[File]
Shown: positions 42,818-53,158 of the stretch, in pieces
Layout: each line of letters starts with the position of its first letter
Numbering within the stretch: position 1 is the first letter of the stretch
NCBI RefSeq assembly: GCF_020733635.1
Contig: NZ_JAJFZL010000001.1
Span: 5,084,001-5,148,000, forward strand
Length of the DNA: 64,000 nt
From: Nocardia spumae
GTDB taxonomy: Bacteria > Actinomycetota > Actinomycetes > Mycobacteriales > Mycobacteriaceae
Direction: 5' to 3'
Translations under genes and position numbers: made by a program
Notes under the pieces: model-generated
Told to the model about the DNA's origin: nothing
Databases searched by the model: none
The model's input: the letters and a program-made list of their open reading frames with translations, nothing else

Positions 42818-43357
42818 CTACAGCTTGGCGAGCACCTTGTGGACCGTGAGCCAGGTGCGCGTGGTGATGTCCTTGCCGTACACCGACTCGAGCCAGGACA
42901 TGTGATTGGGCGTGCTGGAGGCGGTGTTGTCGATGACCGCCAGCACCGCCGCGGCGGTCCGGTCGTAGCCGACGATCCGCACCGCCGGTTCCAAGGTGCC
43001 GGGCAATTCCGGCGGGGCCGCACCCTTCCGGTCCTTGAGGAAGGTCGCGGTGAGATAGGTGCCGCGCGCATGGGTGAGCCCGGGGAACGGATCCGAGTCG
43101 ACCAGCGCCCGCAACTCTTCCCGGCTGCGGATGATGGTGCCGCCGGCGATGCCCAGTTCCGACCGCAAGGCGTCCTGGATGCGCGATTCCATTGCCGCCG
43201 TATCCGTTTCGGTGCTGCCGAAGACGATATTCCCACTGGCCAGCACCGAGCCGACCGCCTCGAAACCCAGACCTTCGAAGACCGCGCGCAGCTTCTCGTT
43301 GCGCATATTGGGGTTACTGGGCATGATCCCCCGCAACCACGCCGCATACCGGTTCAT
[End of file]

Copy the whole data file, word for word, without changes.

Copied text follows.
Shown: positions 42,818-53,158 of the stretch, in pieces
Layout: each line of letters starts with the position of its first letter
Numbering within the stretch: position 1 is the first letter of the stretch
NCBI RefSeq assembly: GCF_020733635.1
Contig: NZ_JAJFZL010000001.1
Span: 5,084,001-5,148,000, forward strand
Length of the DNA: 64,000 nt
From: Nocardia spumae
GTDB taxonomy: Bacteria > Actinomycetota > Actinomycetes > Mycobacteriales > Mycobacteriaceae
Direction: 5' to 3'
Translations under genes and position numbers: made by a program
Notes under the pieces: model-generated
Told to the model about the DNA's origin: nothing
Databases searched by the model: none
The model's input: the letters and a program-made list of their open reading frames with translations, nothing else

Positions 42818-43357
42818 CTACAGCTTGGCGAGCACCTTGTGGACCGTGAGCCAGGTGCGCGTGGTGATGTCCTTGCCGTACACCGACTCGAGCCAGGACA
42901 TGTGATTGGGCGTGCTGGAGGCGGTGTTGTCGATGACCGCCAGCACCGCCGCGGCGGTCCGGTCGTAGCCGACGATCCGCACCGCCGGTTCCAAGGTGCC
43001 GGGCAATTCCGGCGGGGCCGCACCCTTCCGGTCCTTGAGGAAGGTCGCGGTGAGATAGGTGCCGCGCGCATGGGTGAGCCCGGGGAACGGATCCGAGTCG
43101 ACCAGCGCCCGCAACTCTTCCCGGCTGCGGATGATGGTGCCGCCGGCGATGCCCAGTTCCGACCGCAAGGCGTCCTGGATGCGCGATTCCATTGCCGCCG
43201 TATCCGTTTCGGTGCTGCCGAAGACGATATTCCCACTGGCCAGCACCGAGCCGACCGCCTCGAAACCCAGACCTTCGAAGACCGCGCGCAGCTTCTCGTT
43301 GCGCATATTGGGGTTACTGGGCATGATCCCCCGCAACCACGCCGCATACCGGTTCAT